TCTMD’s Shelley Wood Wins 2022 Wenger Award for Excellence in Media

The award from WomenHeart honored Wood’s efforts to amplify the research and voices of women working in cardiology.

TCTMD’s Shelley Wood Wins 2022 Wenger Award for Excellence in Media

TCTMD Managing Editor Shelley Wood is the 2022 winner of WomenHeart’s Wenger Award for Excellence in Media. The 22nd Annual Wenger Awards were held earlier this week at a ceremony in Washington, DC.

According to WomenHeart, the award honors her “thought-provoking and clinically relevant reporting” that, over the course of her career, has helped ensure “women are front and center—both the voices of women clinicians and women’s heart health. She is a uniting force in the field of cardiology, covering all the new research and every important meeting, as well as hard topics.”

Martha Gulati, MD, in presenting the award, described the breadth and impact of Wood’s work.

“Her voice is a respected voice in the cardiology community and wide-reaching. . . . What she writes matters,” Gulati said, adding, “[Wood] probes us for more information and raises questions on a public platform that is needed within our cardiology community.

She continued: “Her journalism skills are unparalleled. Her work may target the medical community more than the lay community, but the challenges, the questions, [and] the gaps she notes are really needed for [us] to address if we are ever going to be able to properly care for women and their hearts. We need the voices of journalists like Shelley Wood to create change in our medical community, where women’s hearts and their health have taken a back seat to men.”

Wood said she was struck early on by the lack of women cardiologists and how this seemed to mirror the underrepresentation and undertreatment of women more broadly.

head-shot-Wenger“I’ve always thought that for heart disease in women to be properly studied and for women’s symptoms and women’s disease to be seen and heard—then the people paying the closest attention to this need to be interviewed and their work needs to be ‘news.’ Many times those are female physicians and leaders,” said Wood. “It’s been my great honor to see them and hear them, to help to amplify their voices and their work through my own.”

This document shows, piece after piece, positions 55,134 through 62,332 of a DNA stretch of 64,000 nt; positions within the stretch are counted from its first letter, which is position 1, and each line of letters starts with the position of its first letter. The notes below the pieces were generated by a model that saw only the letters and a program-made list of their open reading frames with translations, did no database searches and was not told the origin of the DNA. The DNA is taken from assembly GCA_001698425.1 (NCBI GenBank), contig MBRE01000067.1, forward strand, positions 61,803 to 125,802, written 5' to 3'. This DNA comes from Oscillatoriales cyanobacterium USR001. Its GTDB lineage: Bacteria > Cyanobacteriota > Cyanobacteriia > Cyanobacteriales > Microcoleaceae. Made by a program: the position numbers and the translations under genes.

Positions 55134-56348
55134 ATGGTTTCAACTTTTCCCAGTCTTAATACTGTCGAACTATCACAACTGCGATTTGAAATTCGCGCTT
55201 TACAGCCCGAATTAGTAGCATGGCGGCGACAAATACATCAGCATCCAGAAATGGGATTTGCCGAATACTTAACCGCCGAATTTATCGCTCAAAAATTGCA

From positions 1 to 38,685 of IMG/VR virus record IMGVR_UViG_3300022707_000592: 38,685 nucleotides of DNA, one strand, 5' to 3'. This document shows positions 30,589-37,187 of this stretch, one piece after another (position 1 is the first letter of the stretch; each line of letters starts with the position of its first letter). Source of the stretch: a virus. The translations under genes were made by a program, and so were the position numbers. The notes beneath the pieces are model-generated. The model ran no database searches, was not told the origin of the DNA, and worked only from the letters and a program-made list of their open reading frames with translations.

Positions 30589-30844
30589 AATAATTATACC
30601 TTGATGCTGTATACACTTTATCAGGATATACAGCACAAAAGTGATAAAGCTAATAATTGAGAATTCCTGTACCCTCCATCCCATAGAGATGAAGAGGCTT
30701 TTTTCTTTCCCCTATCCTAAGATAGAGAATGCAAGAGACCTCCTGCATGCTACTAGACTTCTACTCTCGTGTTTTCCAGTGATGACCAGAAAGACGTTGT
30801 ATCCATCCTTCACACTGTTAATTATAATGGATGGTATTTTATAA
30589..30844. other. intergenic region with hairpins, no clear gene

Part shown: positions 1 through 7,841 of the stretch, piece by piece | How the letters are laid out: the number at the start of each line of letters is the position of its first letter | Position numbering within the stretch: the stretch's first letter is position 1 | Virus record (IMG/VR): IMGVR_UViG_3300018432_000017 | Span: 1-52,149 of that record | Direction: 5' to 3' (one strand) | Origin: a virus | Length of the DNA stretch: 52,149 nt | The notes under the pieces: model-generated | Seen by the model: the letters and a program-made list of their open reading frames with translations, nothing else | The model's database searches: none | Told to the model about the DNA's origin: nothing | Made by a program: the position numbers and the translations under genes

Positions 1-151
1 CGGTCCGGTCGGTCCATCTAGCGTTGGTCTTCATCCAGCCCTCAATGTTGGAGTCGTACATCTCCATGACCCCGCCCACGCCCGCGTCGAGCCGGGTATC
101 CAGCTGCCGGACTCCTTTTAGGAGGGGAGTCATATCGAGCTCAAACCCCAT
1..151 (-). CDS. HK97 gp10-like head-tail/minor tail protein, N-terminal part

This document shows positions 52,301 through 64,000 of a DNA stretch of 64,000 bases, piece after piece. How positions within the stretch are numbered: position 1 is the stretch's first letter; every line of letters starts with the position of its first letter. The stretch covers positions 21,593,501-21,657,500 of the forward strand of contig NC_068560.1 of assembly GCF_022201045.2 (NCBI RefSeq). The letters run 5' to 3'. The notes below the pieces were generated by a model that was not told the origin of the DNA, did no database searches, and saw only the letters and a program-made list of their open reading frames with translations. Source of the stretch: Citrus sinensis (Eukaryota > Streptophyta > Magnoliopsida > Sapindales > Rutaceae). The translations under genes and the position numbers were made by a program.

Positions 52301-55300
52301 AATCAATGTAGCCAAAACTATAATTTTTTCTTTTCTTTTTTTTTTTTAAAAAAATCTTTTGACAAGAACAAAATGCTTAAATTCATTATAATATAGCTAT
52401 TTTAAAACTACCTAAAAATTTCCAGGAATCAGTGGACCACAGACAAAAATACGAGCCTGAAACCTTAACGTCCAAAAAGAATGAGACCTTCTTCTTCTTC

She recalls the night as an emotional one, in part thanks to hearing so many WomenHeart “champions” speak of their experiences with delayed or missed diagnoses. “It was a reminder to me,” Wood said, “that the work towards better health equity in cardiology is far from done.”

During this year’s ceremony, a new award was announced for “Champion Excellence,” honoring exceptional volunteers that are the backbone of the organization, named after longtime WomenHeart member, 2002 Wenger-award winner, and champion mentor Sharonne Hayes, MD (Mayo Clinic, Rochester, MN).

We need the voices of journalists like Shelley Wood to create change in our medical community, where women’s hearts and their health have taken a back seat to men. Martha Gulati

Named after Nanette Kass Wenger, MD, the annual event recognizes individuals and organizations for their contributions to women’s heart health. Other recipients this year include Rachel Bond, MD (Dignity Health, Gilbert, AZ), for Excellence in Medical Advocacy; Harmony Reynolds, MD (NYU Langone Health, New York, NY), for Excellence in Medical Leadership); and Congresswoman Lauren Underwood (D-IL) for Excellence in Public Policy.

Wood is an award-winning medical journalist who leads the Cardiovascular Research Foundation (CRF)’s editorial services department and the news team at TCTMD, which has become one of the top online resources for cutting-edge news and information in cardiovascular medicine.

Prior to joining CRF in 2015, she was a long-time editor at theheart.org, which merged with WebMD's Medscape Cardiology in 2013. Wood started at the theheart.org as a journalist in 2000 and became the site's managing editor in 2009. Three years later, she was named news director for the newly launched Medscape Deutschland, and in 2013 was promoted to senior director of global news, a role that included oversight of Medscape France. Originally from Vancouver, Canada, she earned her undergraduate degree at McGill University in Montreal and her graduate degree in journalism at the University of British Columbia, where she specialized in medical reporting.

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